2 minutes with Mohamed Abu Basha: Private sector may be Egypt’s savior amid global changes

The best thing our government can do is to adhere to its commitment to the private sector because that will propel growth (Photo courtesy of ECES)

The Egyptian Center for Economic Studies (ECES) hosted a discussion on the impact of regional developments on Egypt, during which director and head of analysis at EFG Hermes Mohamed Abu Basha discussed his take on what Egypt can do to maintain its growth amid global changes.

What are the main factors that have an impact on Egypt’s economy?
In the past year and a half, the global economic cycle entered a new phase. The US Federal Reserve Bank is raising interest rates which is expected to persist in the coming period and this naturally has many implications. In the past 50 years, this has resulted in the migration of capital from emerging economies to developed economies.

The second factor is the price of oil – this has a massive impact on Egypt because of its local energy-price liberalization program. In the past seven months, oil prices have been on the rise globally and this impacts the economic situation. The direct impact these factors have on Egypt in the coming year and a half is that we were about to enter a phase of easing economic policies; however, this has stopped due to these global changes.

In light of global changes, what does Egypt have to deal with?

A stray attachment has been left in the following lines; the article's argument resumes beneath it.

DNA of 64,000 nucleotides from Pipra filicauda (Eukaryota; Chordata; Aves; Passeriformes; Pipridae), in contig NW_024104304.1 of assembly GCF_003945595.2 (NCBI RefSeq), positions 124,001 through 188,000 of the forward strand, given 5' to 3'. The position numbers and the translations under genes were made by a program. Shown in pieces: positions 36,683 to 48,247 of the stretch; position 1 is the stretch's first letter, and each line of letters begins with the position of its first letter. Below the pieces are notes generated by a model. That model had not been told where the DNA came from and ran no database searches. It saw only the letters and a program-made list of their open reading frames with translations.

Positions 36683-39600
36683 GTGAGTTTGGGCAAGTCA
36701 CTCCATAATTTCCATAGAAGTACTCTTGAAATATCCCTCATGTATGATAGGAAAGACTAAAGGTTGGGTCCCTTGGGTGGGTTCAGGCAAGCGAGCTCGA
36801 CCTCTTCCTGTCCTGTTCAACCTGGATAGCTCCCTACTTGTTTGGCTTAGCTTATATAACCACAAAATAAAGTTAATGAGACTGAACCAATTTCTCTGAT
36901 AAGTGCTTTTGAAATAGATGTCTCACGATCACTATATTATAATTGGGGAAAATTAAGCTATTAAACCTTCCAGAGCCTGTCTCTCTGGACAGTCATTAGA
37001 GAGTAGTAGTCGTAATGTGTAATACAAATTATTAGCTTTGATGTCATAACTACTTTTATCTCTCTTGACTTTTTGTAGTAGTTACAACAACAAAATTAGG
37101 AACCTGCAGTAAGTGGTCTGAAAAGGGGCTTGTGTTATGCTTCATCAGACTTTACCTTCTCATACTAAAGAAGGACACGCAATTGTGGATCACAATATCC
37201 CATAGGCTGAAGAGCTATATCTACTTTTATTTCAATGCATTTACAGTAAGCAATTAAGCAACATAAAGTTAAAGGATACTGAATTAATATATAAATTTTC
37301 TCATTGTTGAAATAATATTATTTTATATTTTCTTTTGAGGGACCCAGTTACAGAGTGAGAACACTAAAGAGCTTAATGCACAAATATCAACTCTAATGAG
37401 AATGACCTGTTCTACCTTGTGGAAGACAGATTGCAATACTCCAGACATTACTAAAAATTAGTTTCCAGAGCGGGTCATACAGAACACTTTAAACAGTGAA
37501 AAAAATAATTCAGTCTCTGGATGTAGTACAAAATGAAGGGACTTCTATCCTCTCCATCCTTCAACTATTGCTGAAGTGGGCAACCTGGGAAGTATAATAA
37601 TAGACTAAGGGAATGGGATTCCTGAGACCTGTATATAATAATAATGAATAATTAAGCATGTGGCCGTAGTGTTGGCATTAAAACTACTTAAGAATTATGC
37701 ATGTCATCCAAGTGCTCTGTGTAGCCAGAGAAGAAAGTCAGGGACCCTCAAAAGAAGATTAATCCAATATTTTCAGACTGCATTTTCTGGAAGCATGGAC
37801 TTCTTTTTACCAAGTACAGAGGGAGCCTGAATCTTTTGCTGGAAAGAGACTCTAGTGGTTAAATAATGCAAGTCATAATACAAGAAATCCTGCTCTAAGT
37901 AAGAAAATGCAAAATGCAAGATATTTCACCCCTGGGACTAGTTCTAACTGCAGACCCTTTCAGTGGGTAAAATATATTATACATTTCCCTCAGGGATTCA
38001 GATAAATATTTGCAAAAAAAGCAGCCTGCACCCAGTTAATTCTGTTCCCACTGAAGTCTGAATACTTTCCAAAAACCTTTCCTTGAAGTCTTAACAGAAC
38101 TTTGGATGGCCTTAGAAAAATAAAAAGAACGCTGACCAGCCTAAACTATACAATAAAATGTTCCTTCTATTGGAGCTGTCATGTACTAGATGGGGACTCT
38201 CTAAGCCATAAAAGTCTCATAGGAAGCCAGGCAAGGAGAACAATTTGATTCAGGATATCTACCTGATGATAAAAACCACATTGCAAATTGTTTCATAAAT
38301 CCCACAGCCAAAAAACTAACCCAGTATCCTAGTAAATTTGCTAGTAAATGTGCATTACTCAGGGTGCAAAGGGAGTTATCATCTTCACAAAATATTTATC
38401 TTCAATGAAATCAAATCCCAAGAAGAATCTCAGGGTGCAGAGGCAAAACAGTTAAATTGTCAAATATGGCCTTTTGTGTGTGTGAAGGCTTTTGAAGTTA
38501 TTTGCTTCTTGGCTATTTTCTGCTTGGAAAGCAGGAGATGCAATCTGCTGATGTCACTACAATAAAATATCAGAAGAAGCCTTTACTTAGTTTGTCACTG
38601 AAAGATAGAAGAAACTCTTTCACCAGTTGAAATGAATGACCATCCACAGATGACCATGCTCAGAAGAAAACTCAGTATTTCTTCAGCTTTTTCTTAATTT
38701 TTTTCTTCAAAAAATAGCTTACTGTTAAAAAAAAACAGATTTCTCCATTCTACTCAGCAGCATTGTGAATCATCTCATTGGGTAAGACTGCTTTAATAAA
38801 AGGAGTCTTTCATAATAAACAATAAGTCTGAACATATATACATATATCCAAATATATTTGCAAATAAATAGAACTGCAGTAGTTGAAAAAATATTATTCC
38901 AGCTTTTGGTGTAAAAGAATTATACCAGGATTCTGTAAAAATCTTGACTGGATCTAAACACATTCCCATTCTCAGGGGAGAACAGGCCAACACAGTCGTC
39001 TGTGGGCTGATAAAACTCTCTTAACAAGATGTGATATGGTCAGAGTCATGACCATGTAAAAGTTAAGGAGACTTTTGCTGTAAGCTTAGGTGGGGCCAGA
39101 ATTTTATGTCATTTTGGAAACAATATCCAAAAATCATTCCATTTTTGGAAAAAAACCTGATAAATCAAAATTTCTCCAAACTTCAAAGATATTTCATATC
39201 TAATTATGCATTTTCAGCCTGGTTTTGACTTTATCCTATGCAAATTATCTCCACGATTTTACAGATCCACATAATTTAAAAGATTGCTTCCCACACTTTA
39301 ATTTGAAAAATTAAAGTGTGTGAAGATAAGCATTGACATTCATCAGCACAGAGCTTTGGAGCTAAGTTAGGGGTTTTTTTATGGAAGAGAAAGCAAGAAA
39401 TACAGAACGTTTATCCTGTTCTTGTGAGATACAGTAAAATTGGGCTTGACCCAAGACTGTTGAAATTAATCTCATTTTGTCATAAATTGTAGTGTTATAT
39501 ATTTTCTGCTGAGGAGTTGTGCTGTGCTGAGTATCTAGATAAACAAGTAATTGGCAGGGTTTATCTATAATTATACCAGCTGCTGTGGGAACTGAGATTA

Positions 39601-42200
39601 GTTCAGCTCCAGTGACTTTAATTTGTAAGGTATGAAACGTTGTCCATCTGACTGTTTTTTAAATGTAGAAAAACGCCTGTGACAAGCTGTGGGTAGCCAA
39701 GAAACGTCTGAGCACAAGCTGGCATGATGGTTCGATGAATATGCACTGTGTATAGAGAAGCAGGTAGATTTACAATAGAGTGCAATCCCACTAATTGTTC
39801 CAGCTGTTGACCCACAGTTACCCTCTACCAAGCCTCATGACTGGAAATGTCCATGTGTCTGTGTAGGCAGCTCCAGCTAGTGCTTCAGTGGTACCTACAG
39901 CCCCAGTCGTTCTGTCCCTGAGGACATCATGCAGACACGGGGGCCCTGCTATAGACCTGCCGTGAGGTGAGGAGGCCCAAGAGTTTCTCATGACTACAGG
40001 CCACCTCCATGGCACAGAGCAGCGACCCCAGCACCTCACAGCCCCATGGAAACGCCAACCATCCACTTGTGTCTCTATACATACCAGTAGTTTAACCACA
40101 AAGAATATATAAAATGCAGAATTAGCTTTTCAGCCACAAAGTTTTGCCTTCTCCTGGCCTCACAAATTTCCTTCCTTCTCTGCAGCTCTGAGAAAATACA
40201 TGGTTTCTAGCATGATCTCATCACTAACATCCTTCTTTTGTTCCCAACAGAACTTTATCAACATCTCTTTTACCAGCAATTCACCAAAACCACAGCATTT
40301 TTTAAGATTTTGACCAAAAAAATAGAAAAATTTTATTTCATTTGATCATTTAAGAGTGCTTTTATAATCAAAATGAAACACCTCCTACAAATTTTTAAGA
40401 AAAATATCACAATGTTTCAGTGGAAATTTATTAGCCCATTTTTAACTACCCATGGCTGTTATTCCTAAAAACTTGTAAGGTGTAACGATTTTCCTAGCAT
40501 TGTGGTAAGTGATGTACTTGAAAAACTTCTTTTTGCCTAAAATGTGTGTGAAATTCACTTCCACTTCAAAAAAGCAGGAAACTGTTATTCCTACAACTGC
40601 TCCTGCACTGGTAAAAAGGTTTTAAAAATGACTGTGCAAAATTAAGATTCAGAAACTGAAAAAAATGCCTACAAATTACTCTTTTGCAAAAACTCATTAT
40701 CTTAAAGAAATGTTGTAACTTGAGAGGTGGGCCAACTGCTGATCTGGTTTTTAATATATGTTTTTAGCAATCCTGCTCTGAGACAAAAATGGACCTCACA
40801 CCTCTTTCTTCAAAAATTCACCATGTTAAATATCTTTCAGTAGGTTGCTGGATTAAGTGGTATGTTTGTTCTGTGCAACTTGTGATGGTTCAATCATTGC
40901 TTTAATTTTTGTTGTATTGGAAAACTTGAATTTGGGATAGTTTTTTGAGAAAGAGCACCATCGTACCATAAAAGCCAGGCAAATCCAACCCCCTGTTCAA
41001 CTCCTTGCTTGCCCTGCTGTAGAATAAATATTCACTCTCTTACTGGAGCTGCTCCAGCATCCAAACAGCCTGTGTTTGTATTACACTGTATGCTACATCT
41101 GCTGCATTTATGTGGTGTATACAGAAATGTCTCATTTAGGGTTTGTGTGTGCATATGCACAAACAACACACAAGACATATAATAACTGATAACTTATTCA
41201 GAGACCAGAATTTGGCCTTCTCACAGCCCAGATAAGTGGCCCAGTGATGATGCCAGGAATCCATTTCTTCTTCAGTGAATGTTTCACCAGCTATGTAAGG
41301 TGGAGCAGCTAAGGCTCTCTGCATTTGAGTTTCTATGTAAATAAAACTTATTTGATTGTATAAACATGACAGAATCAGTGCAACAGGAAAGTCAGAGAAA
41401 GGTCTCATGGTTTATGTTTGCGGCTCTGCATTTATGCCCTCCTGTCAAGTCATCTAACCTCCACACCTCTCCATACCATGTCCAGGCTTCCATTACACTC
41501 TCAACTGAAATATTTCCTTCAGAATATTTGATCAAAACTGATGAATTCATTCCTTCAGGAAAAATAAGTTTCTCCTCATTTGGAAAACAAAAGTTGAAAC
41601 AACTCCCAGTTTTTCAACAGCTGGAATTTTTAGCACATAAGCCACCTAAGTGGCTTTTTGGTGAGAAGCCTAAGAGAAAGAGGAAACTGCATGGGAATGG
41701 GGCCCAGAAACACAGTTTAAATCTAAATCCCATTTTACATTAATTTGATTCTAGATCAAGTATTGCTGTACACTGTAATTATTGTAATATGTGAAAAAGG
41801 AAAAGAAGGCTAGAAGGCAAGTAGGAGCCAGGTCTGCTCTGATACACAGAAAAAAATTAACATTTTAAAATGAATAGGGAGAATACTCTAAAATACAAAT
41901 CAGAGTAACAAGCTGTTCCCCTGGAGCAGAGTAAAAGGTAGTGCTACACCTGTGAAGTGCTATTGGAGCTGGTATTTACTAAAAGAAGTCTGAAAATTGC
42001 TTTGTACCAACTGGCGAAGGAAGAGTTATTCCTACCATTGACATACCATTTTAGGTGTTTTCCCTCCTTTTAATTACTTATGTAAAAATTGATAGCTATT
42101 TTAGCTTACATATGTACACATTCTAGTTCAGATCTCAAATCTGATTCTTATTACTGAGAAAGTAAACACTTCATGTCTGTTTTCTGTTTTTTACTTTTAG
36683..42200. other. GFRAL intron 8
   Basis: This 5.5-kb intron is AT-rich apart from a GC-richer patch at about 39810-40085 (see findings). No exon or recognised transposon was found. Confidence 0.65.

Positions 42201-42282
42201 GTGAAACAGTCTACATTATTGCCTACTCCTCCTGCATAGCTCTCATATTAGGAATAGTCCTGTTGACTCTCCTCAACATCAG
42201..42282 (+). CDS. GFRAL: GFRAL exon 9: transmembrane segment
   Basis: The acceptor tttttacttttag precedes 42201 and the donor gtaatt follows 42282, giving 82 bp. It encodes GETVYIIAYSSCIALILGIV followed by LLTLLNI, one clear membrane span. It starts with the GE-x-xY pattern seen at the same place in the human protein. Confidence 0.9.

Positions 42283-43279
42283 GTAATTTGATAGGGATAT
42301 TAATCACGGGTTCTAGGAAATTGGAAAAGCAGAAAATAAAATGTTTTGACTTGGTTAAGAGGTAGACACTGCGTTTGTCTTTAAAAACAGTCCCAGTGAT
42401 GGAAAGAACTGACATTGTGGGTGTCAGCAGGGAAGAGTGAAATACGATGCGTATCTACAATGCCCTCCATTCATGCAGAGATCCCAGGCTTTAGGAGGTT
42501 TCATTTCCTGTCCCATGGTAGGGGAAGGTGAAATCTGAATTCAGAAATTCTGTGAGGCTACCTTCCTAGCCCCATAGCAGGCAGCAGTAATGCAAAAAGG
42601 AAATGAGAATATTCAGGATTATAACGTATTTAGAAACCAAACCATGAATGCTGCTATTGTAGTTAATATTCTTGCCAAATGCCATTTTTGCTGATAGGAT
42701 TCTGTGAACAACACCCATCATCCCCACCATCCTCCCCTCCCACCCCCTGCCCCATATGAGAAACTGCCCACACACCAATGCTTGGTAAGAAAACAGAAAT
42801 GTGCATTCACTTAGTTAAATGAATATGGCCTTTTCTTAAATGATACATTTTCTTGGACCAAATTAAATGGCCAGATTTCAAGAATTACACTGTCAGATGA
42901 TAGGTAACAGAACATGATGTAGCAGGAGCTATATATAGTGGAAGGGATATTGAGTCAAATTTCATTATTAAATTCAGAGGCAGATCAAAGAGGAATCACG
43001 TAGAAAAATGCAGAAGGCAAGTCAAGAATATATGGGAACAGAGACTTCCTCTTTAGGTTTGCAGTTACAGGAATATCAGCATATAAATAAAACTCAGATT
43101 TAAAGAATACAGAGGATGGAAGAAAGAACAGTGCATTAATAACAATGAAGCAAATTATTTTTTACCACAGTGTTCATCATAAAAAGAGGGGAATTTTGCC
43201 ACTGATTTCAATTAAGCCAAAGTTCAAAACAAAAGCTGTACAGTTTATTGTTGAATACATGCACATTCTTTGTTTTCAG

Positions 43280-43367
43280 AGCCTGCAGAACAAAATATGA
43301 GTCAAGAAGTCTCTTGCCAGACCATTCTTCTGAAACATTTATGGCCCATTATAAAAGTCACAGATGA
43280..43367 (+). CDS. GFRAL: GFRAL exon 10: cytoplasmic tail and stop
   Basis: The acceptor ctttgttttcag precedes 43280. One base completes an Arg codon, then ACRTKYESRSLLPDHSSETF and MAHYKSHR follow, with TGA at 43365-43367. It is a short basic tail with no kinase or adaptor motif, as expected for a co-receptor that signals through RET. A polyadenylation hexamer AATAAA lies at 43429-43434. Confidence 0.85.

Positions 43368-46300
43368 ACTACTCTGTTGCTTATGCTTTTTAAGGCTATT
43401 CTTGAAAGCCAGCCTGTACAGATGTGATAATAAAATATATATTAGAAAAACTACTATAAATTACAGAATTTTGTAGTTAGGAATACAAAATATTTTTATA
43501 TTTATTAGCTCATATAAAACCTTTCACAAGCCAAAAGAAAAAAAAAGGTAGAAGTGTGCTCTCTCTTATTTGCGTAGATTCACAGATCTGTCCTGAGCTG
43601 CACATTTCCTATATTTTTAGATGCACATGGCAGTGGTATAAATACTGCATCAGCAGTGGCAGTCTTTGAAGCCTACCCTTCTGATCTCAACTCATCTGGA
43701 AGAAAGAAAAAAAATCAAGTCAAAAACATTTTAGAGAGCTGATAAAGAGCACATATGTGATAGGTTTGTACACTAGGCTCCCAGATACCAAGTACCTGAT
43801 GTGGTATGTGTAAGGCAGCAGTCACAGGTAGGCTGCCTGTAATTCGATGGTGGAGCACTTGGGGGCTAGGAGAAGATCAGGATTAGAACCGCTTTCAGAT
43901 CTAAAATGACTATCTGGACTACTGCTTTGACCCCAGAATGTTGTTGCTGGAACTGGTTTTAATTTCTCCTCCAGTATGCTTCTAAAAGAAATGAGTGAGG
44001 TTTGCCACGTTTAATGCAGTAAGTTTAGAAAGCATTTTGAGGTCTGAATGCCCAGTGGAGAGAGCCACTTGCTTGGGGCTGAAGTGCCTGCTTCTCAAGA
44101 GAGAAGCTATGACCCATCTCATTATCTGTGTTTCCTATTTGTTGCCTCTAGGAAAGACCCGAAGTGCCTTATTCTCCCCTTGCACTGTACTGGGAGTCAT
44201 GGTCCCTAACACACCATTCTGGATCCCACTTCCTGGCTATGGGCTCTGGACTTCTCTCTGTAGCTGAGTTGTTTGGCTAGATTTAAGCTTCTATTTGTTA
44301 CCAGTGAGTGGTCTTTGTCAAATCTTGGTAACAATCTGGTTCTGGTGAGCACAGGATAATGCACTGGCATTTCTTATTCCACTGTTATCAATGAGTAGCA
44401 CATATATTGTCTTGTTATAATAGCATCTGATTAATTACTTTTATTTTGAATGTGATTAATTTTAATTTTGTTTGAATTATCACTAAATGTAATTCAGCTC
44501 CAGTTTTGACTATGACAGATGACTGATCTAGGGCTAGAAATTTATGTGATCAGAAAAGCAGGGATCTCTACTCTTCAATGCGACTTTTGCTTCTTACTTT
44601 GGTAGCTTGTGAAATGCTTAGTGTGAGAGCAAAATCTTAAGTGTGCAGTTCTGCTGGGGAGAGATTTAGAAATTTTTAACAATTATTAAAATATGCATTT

Egypt expected that investments of the private sector will increase in parallel with the interest rates going down. Currently, this has to wait because interest rates may drop by the end of 2019. There was a plan to ease policies for the private sector and investments, which may also be postponed. The budget deficit today is facing the high interest rates and oil prices. The rise in oil prices has the highest impact on Egypt because according to the country’s agreement with the International Monetary Fund (IMF), it has to liberalize its energy prices by mid-2019. Only five months ago, oil prices stood between $55 and $60 and today, they surpassed $80. This will impact the inflation, which is why we are not expecting to see any alleviation in interest rates from the Central Bank of Egypt (CBE) before the end of 2019.

Egypt has witnessed a very high inflation rate over the past two years and a half. The government is unfortunate. Just as it was about to lower the interest rate and ease policies, these global changes occurred and that will impact the growth rate in the coming period.

What can Egypt do amid these changes?
The best thing our government can do is to adhere to its commitment to the private sector because that will propel growth. There are a lot of things the government can do that are not related to the interest rates, but that have to do with easing policies and tax laws that can revitalize the private sector in a great way.

Eventually, interest rates will go down – we may disagree on when it will happen exactly, but the interest rates do not decide whether investments will occur or not. They may have an effect in the very short-term. However, in the medium- and long-term, there are other indicators. In light of the high prices due to global change, we need to see another level of easing policies.

Over the past two years and a half, the government has been working on macro stabilization, implementing multiple measures. What we need now is another plan for the other part of our reform; we need the same to be done to ensure sustainability and understand how the government is planning on growing the economy in the next 5-10 years.

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